How to safely get an endorsement?
December 8, 2008 6:06 PM   Subscribe

OK, I've posted on this subject before. Each time, I'm a little further along. Here is where I am right now. I've been working on a book since March. The idea upon which the book is based has been getting a lot of attention recently and has consistently been in the news for about four years.

After a recent post about some impending national publicity, it was suggested that I create a proposal and find an agent to help distribute the book. The agent I found says that the marketing portion of the proposal needs to have endorsements about the book from authors a publisher would recognize. This is to prove that the agent isn't the only one who thinks the idea is viable.

So, I've searched the Internet for the email addresses of all of the authors of the books I compared to my own in the proposal. Agents want this done to show a publisher that few or many books on a subject might show market potential. Anyway, I've found the email addresses for the authors of about half of the books in my proposal.

Should I have any hesitation of explaining this possibly novel concept to established authors who write books on parallel concepts in hopes of getting their endorsement? Are their endorsements likely?
posted by CollectiveMind to Writing & Language (5 answers total) 3 users marked this as a favorite
I gotta tell ya, in this economy, it's unlikely that a writer without a proven track record - e.g., have you actually written a complete book start to finish? - is going to get a book deal without having written the actual book, no matter how many people endorse you.

And the same thing for endorsements. Unless you're a proven expert in the field, it's unlikely another author is going to endorse you unless you have a CV of work behind you.

You might want to go to a community like Readerville or Backspace and ask some writers and agents with abundant track records about this.

My $.02: Don't spend your time getting endorsements. Spend your time finishing the book.
posted by micawber at 6:21 PM on December 8, 2008

If this is non-fiction, then it's common as dirt to secure the promise of a foreword and endorsements before you write it. It's part of the platform.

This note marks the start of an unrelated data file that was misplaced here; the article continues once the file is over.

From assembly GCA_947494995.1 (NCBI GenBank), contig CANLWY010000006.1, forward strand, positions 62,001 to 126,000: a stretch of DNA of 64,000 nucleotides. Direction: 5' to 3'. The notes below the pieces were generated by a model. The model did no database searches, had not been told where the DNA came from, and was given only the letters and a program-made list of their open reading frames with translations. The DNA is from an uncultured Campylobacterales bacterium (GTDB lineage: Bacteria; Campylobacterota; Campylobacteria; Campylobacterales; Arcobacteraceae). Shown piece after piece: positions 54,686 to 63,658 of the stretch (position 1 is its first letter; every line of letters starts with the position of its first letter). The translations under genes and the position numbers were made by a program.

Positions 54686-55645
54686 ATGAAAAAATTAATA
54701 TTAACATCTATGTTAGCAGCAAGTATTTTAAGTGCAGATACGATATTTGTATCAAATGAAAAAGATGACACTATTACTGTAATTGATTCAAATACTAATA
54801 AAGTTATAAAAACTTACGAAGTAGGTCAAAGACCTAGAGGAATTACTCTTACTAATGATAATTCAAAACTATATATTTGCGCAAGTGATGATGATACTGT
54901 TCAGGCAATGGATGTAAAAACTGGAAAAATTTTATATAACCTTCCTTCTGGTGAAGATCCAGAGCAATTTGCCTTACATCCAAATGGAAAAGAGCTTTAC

I would be more concerned with familiarizing yourself with the other authors' work, than I would be with them stealing your ideas. They've already done this- including the part where they secured endorsements and forewords from other authors.

But my question to you is- is this YOUR agent? Or just some random agent? If it's YOUR agent, and s/he isn't being dinged on the Preditors and Editor's list, on the Writer Beware lists, on the Bewares board at Absolute Write, then I'd listen to him/her.

If it's just some random agent, then I'd buy a copy of How to Write a Book Proposal, write the proposal, query legitimate agents until you sign with one, and then listen to him/her.
posted by headspace at 6:24 PM on December 8, 2008 [3 favorites]

I have never heard of an agent asking an unpublished author with no publishing history to contact published writers cold to try and drum up some blurbs or get their buy-in on a proposed novel idea, it just doesn't make sense.
posted by thinkpiece at 7:57 PM on December 8, 2008 [1 favorite] really depends. Some authors do not blurb anyone for any reason, so you're not likely to get theirs. Some blurb anyone who asks, and theirs aren't worth much. Most will only blurb on the full manuscript, even for non-fiction, so a lot of proposals include realistic ideas of who to contact when the manuscript is finished, rather than actual endorsements. They can't praise your writing without reading it, after all!

But most importantly, most authors will only blurb someone who comes recommended to them through the agent...and in my experience, agents HELP their authors get blurbs (by talking to other authors in their stable). They don't send them out to find their own, especially for a not-yet-published author.

Is your agent experienced? And not just in book publishing in general but in non-fiction, hopefully with your subtopic specifically? Is he or she with a reputable agency?
posted by peanut_mcgillicuty at 5:27 AM on December 9, 2008

Authors receive tons of books from other authors looking for a blurb. They may read only a small portion of them. Work your network of friends & family to find notable people who might be willing to write a blurb. If you are an expert, presumably you've met people in the field, and some of them may be willing to write a blurb.
posted by theora55 at 3:40 PM on December 9, 2008

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